Klepek points out harassment isn’t exclusive to game culture. It’s more of an Internet problem. He finds that instead of a passionate debate of opinions in his comments sections, there will be a small but vocal group that shouts and bullies. He has experienced this not just in his professional work but also when he decided to share his personal life on Twitter. When he shared that his father had passed away he was not prepared for the number of people who tried to hurt him, saying things like they were glad it happened because it meant he wouldn’t be at his job for a few weeks. As painful as these comments were to read, Klepek also discovered a Giant Bomb community thread full of well-wishes from people who knew him only from his work online, once again showing the duality in the community. Klepek saved that thread, saying it’s important to remind yourself of the good in the world and the surprising kindness of strangers, no matter how much bile some might spew.
He disagrees with the idea that removing anonymity in comment sections will solve the problem, pointing to how some people don’t feel responsible for harassing others online even with their names attached. His conversation with a troll who told the Flappy Bird creator to kill himself after he announced the app would be removed is a prime example. The person did not feel responsible for his words because he was online. It’s hard, it seems, for some to realize there’s a real person on the other side of the computer. By responding, Klepek thinks we can make the Internet a safer place for gaming.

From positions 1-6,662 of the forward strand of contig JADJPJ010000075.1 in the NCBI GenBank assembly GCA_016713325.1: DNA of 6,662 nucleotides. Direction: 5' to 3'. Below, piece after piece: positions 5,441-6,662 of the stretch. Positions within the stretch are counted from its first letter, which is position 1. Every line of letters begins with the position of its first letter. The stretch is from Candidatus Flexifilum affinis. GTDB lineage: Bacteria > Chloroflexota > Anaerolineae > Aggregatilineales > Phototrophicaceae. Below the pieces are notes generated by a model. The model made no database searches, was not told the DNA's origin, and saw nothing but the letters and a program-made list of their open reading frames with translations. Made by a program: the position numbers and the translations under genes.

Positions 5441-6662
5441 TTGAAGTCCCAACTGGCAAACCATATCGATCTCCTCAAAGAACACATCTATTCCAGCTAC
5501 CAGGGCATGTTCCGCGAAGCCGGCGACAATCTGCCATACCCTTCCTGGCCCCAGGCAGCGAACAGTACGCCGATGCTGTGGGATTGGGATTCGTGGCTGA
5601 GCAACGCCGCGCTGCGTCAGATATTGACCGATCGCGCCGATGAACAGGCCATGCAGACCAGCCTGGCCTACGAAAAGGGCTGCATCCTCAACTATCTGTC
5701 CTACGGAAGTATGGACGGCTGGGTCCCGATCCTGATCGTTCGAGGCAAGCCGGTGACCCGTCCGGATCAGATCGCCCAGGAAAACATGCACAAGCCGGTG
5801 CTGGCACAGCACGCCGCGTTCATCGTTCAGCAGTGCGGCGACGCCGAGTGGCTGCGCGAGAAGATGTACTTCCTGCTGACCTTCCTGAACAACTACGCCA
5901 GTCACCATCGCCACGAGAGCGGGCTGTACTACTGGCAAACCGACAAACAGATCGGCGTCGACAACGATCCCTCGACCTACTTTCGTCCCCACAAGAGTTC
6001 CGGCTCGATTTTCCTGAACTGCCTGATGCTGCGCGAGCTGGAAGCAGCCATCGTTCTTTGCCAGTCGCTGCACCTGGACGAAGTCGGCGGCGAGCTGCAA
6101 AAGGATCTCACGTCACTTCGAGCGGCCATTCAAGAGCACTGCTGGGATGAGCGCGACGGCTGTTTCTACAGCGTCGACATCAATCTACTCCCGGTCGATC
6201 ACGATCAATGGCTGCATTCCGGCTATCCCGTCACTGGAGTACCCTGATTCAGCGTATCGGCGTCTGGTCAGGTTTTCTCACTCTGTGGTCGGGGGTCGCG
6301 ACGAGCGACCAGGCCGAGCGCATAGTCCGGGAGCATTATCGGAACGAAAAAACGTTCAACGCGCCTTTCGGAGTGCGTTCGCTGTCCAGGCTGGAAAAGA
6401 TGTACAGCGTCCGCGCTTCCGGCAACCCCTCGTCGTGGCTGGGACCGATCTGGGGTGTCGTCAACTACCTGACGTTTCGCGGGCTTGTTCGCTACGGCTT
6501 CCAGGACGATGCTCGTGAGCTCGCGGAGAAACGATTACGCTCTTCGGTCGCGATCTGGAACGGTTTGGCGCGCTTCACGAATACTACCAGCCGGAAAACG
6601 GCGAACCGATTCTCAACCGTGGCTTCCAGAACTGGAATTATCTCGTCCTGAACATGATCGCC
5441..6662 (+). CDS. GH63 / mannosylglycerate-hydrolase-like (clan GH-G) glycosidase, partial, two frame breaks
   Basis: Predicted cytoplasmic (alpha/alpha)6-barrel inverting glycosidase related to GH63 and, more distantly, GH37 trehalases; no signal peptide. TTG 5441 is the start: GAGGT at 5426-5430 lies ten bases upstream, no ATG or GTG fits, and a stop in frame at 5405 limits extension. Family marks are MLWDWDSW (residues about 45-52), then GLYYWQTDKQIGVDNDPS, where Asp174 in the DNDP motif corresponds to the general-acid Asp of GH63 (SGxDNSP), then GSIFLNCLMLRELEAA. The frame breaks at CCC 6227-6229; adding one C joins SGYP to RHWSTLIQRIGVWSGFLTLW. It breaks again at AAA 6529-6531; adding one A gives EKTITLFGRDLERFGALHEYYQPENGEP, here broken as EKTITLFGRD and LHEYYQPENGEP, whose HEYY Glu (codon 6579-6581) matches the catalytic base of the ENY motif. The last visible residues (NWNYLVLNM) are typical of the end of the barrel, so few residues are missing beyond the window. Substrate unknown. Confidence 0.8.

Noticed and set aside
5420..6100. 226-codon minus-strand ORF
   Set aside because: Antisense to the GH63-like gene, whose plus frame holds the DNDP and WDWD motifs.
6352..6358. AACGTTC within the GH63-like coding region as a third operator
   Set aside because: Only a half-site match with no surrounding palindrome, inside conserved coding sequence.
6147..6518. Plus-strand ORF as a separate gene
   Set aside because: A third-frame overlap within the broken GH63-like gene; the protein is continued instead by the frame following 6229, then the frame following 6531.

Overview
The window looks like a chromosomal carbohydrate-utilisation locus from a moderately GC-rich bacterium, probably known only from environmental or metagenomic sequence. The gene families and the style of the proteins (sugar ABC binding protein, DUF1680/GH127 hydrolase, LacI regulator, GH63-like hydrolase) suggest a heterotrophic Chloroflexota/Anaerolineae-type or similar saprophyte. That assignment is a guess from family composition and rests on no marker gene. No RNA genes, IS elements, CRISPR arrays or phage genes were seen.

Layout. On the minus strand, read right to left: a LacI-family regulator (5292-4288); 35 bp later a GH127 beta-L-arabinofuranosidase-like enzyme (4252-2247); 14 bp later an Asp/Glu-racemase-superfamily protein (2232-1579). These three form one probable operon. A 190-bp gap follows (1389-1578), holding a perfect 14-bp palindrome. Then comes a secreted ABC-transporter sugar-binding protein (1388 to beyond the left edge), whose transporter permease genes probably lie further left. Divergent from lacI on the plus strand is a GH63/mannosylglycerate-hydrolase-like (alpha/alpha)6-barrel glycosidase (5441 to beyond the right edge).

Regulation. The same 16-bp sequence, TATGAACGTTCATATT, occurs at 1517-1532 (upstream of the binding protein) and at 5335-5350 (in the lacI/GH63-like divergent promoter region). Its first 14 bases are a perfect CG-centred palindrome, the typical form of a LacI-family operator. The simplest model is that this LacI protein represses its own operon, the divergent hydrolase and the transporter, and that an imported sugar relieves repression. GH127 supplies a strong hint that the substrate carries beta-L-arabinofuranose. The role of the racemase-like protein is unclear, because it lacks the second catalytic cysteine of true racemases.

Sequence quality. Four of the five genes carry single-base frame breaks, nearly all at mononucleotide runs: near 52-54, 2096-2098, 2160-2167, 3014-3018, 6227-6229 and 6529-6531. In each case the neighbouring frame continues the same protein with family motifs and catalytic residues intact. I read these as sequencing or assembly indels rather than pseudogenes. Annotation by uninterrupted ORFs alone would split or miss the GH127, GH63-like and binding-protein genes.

“Start by speaking up. I don’t mean you should shout down others, but speak up because I think most of you are like a lot of us—the silent majority of Internet users, the vast majority who are nice and reasonable. You just don’t say anything…” he said.
Fellow panelist and game designer Zoe Quinn, who herself was harassed while trying to get her game Depression Quest on Steam, agreed that speaking up is the answer and that the advice “don’t feed the trolls” is completely useless.
Photo by Lisa Granshaw
“Even calling it trolling is disingenuous, let’s call it was it is. It’s harassment…” she said.
According to Shack News editor-in-chief Andrew Yoon, responding makes commenters can help them realize there are real people on the Internet.
“Remember every comment you make speaks to your character, every engagement you make illuminates an aspect of who you are and for some people that’s very ephemeral and they write a thing and forget it, but it’s not forgotten. Somebody somewhere will read that and feel a certain kind of way,” Kotaku writer Evan Narcisse said.
Andre Meadows, host of YouTube channel Black Nerd Comedy, believes in creating a community like his audience that will work together to stop people making inappropriate comments and show them it’s not acceptable behavior.
“Suggesting that we stay silent in the face of all this and we don’t engage or we don’t talk about it only perpetuates it further. And it makes it that much harder to make people understand the consequences of their actions…” Quinn said. “Instead of not feeding the trolls, let’s feed ourselves and our communities and make this a better place for everyone.”
Photo via Sergey Galyonkin/Flickr (CC BY SA 2.0)
Lisa Granshaw reports on pop culture and geek fashion and is the founder of GeekFold. You can find her work on Syfy, Boing Boing, and Geek and Sundry.